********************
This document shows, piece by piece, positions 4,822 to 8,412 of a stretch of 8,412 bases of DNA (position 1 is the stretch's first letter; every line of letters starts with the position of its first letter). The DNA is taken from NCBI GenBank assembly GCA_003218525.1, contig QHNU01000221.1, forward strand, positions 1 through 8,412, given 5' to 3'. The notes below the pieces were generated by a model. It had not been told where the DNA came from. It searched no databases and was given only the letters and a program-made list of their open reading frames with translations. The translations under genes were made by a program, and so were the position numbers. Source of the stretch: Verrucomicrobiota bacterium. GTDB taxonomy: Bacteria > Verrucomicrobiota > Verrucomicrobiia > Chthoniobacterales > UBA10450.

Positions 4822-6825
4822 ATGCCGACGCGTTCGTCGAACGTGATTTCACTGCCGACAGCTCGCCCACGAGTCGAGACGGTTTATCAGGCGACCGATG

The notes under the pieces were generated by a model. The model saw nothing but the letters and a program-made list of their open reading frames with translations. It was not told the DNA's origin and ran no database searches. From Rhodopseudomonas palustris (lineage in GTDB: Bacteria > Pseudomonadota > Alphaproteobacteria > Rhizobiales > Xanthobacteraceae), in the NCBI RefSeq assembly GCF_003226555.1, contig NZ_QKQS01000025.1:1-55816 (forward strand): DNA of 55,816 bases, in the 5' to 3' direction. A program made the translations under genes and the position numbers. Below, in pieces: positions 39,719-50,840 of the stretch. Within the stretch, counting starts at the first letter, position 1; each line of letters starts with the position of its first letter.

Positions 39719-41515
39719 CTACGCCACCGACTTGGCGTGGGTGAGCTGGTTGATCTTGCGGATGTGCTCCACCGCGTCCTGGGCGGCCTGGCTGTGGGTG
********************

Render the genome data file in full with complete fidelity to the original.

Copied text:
This document shows, piece by piece, positions 4,822 to 8,412 of a stretch of 8,412 bases of DNA (position 1 is the stretch's first letter; every line of letters starts with the position of its first letter). The DNA is taken from NCBI GenBank assembly GCA_003218525.1, contig QHNU01000221.1, forward strand, positions 1 through 8,412, given 5' to 3'. The notes below the pieces were generated by a model. It had not been told where the DNA came from. It searched no databases and was given only the letters and a program-made list of their open reading frames with translations. The translations under genes were made by a program, and so were the position numbers. Source of the stretch: Verrucomicrobiota bacterium. GTDB taxonomy: Bacteria > Verrucomicrobiota > Verrucomicrobiia > Chthoniobacterales > UBA10450.

Positions 4822-6825
4822 ATGCCGACGCGTTCGTCGAACGTGATTTCACTGCCGACAGCTCGCCCACGAGTCGAGACGGTTTATCAGGCGACCGATG

The notes under the pieces were generated by a model. The model saw nothing but the letters and a program-made list of their open reading frames with translations. It was not told the DNA's origin and ran no database searches. From Rhodopseudomonas palustris (lineage in GTDB: Bacteria > Pseudomonadota > Alphaproteobacteria > Rhizobiales > Xanthobacteraceae), in the NCBI RefSeq assembly GCF_003226555.1, contig NZ_QKQS01000025.1:1-55816 (forward strand): DNA of 55,816 bases, in the 5' to 3' direction. A program made the translations under genes and the position numbers. Below, in pieces: positions 39,719-50,840 of the stretch. Within the stretch, counting starts at the first letter, position 1; each line of letters starts with the position of its first letter.

Positions 39719-41515
39719 CTACGCCACCGACTTGGCGTGGGTGAGCTGGTTGATCTTGCGGATGTGCTCCACCGCGTCCTGGGCGGCCTGGCTGTGGGTG